February 21, 2020 | Criminal Defense
In early January, an Indiana man facing murder and robbery charges learned he would have to face another trial after the jury said it was hung.
Although they cleared him of the robbery charge, the jury could not reach a decision on the one for murder.
So, what exactly does that mean?
It’s not unusual for a jury that’s close to reaching a verdict to have a few members reluctant to join the majority.
How Many Jurors Must Agree?
Under Indiana law, criminal cases (drug offenses, sex crime charges, domestic violence accusations, etc.) require a unanimous jury verdict. That means that all jurors have to agree on their verdict. If the jury is deciding a civil case (a dispute among neighbors, traffic offenses, etc.), only a majority of jurors must agree on the verdict.
How Long Do Jurors Have To Reach a Verdict?
There’s no firm deadline given to the jury as they prepare to deliberate. However, if a jury deciding a criminal case is having trouble reaching a unanimous verdict, the judge may issue an “Allen charge” to them.
Named after a 1986 U.S. Supreme Court case, the legal term is a form of pressure on the jury members having trouble going along with the majority. It encourages them to reconsider the available evidence to avoid a mistrial.
If jurors believe there’s no hope of reaching a unanimous verdict regardless of how much time they take, they’ll tell the judge they’re hung and a mistrial will be declared.
What Is a Mistrial?
This essentially means that a trial is over either because the jury could not reach a verdict or there was a serious error made during the trial that would make the verdict unfair.
What Happens If All Jurors Cannot Agree On the Sentence?
It’s not unusual for jurors to be in agreement about someone’s guilt or innocence, yet unable to reach a unanimous verdict on the sentencing.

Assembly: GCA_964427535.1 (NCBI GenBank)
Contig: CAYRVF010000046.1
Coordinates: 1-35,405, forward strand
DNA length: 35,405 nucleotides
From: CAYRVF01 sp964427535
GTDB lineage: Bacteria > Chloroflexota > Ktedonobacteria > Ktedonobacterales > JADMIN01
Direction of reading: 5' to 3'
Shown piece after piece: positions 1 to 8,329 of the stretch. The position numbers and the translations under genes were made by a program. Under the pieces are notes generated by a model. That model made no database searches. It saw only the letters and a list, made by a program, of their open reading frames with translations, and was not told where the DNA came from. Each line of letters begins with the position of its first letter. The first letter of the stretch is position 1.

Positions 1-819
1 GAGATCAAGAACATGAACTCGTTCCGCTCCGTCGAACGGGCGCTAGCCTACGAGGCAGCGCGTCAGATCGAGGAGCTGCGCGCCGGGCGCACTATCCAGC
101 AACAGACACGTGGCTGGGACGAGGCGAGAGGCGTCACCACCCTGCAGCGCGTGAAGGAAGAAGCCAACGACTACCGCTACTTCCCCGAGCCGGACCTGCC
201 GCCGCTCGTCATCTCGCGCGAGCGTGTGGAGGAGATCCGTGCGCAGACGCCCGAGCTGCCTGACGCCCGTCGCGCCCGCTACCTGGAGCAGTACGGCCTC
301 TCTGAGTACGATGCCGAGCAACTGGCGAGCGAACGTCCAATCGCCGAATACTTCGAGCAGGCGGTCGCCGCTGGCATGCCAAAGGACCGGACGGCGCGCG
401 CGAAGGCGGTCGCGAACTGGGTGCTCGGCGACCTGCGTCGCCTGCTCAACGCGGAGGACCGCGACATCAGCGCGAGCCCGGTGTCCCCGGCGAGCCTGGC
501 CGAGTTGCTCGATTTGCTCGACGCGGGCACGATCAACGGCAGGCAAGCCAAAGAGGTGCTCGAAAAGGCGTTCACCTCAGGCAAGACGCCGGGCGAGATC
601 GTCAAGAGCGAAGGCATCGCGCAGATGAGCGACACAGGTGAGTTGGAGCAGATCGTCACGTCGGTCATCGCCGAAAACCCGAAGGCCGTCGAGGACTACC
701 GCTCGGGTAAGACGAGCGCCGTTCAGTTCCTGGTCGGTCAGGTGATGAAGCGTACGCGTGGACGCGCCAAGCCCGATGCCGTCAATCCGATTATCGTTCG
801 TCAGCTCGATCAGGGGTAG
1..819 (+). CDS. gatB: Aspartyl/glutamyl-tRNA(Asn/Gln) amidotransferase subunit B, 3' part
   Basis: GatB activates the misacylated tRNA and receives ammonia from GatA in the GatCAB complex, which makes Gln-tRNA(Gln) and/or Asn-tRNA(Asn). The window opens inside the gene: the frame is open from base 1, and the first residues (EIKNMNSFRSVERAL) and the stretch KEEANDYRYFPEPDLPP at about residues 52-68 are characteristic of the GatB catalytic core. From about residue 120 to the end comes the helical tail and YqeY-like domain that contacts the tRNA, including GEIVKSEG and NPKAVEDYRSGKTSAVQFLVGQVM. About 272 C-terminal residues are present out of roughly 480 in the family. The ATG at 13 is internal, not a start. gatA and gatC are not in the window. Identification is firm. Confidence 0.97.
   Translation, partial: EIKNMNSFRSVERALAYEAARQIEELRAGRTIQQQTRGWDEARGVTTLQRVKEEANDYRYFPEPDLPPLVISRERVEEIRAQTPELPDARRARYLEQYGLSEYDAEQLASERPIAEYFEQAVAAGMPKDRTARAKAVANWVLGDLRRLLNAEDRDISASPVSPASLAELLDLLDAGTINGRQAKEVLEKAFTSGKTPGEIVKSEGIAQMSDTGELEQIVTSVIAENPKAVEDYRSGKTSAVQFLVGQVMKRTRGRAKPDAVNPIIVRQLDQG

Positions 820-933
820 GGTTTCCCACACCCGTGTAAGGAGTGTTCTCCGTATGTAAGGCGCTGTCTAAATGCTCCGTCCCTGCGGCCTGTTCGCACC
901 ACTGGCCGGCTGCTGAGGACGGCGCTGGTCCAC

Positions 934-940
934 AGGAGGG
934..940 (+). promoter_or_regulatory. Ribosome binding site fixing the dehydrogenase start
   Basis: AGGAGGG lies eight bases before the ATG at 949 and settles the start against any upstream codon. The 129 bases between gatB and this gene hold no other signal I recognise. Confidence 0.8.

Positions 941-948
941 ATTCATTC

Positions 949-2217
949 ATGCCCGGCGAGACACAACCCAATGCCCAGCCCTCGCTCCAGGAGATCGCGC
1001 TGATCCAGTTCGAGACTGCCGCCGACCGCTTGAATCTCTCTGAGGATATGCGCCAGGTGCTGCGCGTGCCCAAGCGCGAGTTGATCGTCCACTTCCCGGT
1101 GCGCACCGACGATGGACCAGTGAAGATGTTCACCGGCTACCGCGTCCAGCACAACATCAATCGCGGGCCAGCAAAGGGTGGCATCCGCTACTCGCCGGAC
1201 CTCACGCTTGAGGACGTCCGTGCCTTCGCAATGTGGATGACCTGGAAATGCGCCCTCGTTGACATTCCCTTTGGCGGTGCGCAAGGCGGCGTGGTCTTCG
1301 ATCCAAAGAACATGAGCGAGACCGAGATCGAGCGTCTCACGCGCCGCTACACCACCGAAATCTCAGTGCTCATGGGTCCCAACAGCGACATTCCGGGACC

Indiana is one of two states – Missouri is the other – that gives the judge authority to determine the sentencing in such cases.
What Happens After a Hung Jury?
If the jury in one criminal case is hung, the prosecutor will then make a decision about whether to try the case again with a new jury.
Often after a hung jury, the state – not confident that a second trial will result in a conviction – will up their game in trying to reach a plea agreement.
A typical plea agreement will include the state reducing the charges and potential penalties against you in exchange for you pleading guilty.
What Happens To My Charges If the Jury Is Hung?
If the state decides it doesn’t want to take its chances during a second trial, your criminal defense lawyer could move to have the charges dismissed with or without prejudice.
Having them dismissed with prejudice means you can’t be prosecuted for the same offense again. The “without prejudice” phrase means the state can come after you again for the same charges.
How Many Cases Go to Trial?
That number is dropping. According to a report, jury trials in Indiana specifically are on the decline.
For example, while there were 1,514 cases decided by Indiana juries in 2010, the number was down to 1,160 just five years later.
Many other states are reporting similar declines in jury trials.
As for the reason, an increasingly growing number of cases are decided by plea deals and other arrangements worked out by both sides instead of proceeding to court.
Some legal experts point to the 2014 reform of the Indiana criminal code that reduced prison terms and emphasized community service and treatment programs when appropriate.
Who Serves on a Jury?
A jury in a criminal case usually has 12 members from the local community.
To determine who can serve as a juror, names from a master list comprised of registered voters and driver’s license holders are randomly selected by the clerk of court.
Once a pool of potential jurors has been gathered, lawyers representing both sides of the case will ask them questions to determine whether they have a bias about the case. If either lawyer feels a potential juror cannot be unbiased – for whatever reason – that person can be dismissed from serving.
This process will continue until both lawyers settle on a 12-member jury.
The Key Takeaway
If you’ve been charged for any criminal offense – regardless of how minor you think the offense is – the smartest course of action is to get in touch with a criminal defense attorney who can successfully guide you through the system.
The legal landscape is a completely alien environment for those without a working knowledge of how it operates. One false move can lead to severe consequences for the rest of your life.